The Kama Sutra, an ancient Hindu sex manual dating back two thousand years considers sex a natural act between two consenting adults.  Sensually sexual pleasures were as much a part of life for Hindus as breathing and eating.  For them vastu (matter) and shakti (cosmic energy) come together when a man and a woman compatibly unite in sexual harmony.  With this remarkable sexual union of man and woman, prana (life force) is greatly enhanced for both participants. 

The Karma Sutra has been a practical guide for sexual intercourse for thousands of years and for millions of people.  It discusses love making, various types of embraces, kissing, oral sex, and 64 sexual positions.  For most people that would seem to be enough, but it is possible to go further, much further, in the enjoyment of love making.

Mindful Love Making (MLM) goes beyond the Kama Sutra and allows sexual partners to explore, even deeper, the joys of intimate love making.  No toys, no special embraces, or hundreds of different positions are needed.  The only thing required is mindfulness and allowing nature to guide the way.

In the human brain there is a region called the homunculus located in the cerebral cortex.  This region is responsible for receiving information from various sensory nerves of the body.  The largest and most sensitive areas of the homunculus are those that receive information from the fingers, lips, nipples, and genitals.  During love making these are the areas (the pleasure buttons) on which a mindful lover focuses.   Just remember the acronym FLNG (Fingers, Lips, Nipples, Genitalia).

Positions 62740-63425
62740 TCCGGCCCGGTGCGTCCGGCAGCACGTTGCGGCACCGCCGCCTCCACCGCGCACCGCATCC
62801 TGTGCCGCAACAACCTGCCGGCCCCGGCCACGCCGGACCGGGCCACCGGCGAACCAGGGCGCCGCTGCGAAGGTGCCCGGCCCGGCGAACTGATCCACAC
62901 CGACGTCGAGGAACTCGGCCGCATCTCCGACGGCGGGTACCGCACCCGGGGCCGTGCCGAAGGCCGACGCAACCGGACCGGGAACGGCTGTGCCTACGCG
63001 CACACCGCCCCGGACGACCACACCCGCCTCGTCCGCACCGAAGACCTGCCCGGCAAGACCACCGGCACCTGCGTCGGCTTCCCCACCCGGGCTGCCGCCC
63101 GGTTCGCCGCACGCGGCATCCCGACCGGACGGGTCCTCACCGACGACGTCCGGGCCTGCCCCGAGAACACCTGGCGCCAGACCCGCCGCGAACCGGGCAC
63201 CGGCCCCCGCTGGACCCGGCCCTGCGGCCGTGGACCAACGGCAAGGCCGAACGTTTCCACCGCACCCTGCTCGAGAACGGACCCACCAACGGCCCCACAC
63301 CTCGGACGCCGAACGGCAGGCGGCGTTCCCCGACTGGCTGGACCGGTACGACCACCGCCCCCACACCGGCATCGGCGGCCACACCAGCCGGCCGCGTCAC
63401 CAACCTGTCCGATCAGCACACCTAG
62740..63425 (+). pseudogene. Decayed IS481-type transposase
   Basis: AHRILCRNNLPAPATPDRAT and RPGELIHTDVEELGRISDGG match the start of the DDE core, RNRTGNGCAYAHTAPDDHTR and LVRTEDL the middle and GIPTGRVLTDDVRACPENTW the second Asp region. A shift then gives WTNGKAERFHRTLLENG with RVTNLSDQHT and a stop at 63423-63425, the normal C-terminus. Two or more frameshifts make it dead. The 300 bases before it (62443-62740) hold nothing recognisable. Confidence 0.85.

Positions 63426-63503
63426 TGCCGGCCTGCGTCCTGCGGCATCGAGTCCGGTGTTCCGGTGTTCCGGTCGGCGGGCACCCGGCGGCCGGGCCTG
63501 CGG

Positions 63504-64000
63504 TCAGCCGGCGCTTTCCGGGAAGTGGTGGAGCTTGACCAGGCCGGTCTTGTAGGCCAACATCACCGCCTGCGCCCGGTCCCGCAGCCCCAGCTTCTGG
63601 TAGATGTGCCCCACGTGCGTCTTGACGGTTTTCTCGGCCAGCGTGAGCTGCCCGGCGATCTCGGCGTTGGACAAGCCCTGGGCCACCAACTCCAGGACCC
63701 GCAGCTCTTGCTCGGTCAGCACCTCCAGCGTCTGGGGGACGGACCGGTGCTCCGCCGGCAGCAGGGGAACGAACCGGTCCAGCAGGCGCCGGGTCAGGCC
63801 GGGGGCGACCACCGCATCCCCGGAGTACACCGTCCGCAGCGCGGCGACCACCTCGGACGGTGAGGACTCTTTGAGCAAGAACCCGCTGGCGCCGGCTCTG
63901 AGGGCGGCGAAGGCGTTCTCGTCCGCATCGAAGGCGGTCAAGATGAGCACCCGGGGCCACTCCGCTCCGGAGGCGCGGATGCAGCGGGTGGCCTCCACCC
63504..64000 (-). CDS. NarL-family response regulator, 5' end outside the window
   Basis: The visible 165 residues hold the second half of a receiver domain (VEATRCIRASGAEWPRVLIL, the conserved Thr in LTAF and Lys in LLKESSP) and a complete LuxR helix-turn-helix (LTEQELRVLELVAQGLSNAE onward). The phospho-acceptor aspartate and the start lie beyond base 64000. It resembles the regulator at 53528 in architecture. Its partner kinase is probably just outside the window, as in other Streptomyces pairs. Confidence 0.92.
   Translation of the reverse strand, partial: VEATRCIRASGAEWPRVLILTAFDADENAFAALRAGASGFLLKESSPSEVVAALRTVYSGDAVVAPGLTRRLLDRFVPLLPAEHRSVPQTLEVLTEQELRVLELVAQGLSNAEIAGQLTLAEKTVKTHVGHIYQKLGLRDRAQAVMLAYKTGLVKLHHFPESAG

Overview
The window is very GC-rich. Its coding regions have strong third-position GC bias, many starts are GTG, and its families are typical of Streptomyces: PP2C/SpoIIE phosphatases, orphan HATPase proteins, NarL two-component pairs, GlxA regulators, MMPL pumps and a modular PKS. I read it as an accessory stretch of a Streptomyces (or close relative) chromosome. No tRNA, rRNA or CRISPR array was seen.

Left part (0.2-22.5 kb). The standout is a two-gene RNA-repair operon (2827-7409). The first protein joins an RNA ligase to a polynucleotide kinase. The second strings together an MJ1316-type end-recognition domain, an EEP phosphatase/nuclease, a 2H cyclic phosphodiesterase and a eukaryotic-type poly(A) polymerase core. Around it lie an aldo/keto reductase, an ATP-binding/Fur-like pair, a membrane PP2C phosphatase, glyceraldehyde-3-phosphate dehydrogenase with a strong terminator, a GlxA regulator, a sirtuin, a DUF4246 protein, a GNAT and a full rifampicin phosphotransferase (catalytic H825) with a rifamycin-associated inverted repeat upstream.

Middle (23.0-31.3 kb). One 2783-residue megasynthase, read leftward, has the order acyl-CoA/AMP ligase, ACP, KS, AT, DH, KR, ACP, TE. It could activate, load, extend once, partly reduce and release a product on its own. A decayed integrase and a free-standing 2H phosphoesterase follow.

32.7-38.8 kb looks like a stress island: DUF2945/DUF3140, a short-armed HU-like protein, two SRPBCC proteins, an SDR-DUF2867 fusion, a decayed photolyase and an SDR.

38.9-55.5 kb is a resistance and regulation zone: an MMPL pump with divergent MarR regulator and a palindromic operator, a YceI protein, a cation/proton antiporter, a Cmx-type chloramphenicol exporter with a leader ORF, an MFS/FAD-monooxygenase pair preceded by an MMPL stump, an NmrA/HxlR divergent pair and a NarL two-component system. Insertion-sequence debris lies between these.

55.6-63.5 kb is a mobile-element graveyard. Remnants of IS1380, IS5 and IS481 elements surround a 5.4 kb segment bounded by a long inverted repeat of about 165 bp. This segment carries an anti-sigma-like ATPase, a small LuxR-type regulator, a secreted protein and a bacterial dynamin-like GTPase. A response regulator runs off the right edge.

Lips kissing lips, sucking nipples, licking genitals, genitals on genitals, fingers on genitals, genitals on lips, and any combination thereof will guarantee supreme erogenous pleasure.  Being mindful, taking it slow and easy, and allowing time to explore as many pleasure buttons as possible is the key to the spice of love making.  Foreplay - getting there, is what creates passion which soon builds to a crescendo and finally to an impending orgasm making sex more fun and pleasurable than plain old penile insertion alone.  And isn't it the fullest sexual pleasure possible we are seeking for ourselves and our partner?

When both the female and male are sexually aroused toward a climax the brain releases oxytocin, a hormone that quickly precipitates into a full-blown orgasm lasting a glorious twenty seconds for the female and about six seconds for the male.  The female's clitoris becomes erect and pulsating waves encircle the vaginal wall.  The pulsating vagina activates every system in her brain creating shear joy and enormous pleasure that will last for hours and sometimes even days.